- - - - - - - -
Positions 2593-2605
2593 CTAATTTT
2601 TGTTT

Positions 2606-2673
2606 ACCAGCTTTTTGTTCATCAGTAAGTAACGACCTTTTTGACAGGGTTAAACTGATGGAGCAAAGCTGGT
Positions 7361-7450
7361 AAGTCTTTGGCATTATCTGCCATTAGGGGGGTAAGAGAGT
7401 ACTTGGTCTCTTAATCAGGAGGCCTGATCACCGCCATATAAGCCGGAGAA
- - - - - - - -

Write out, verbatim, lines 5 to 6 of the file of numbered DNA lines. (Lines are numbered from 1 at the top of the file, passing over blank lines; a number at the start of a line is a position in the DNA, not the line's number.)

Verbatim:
2606 ACCAGCTTTTTGTTCATCAGTAAGTAACGACCTTTTTGACAGGGTTAAACTGATGGAGCAAAGCTGGT
Positions 7361-7450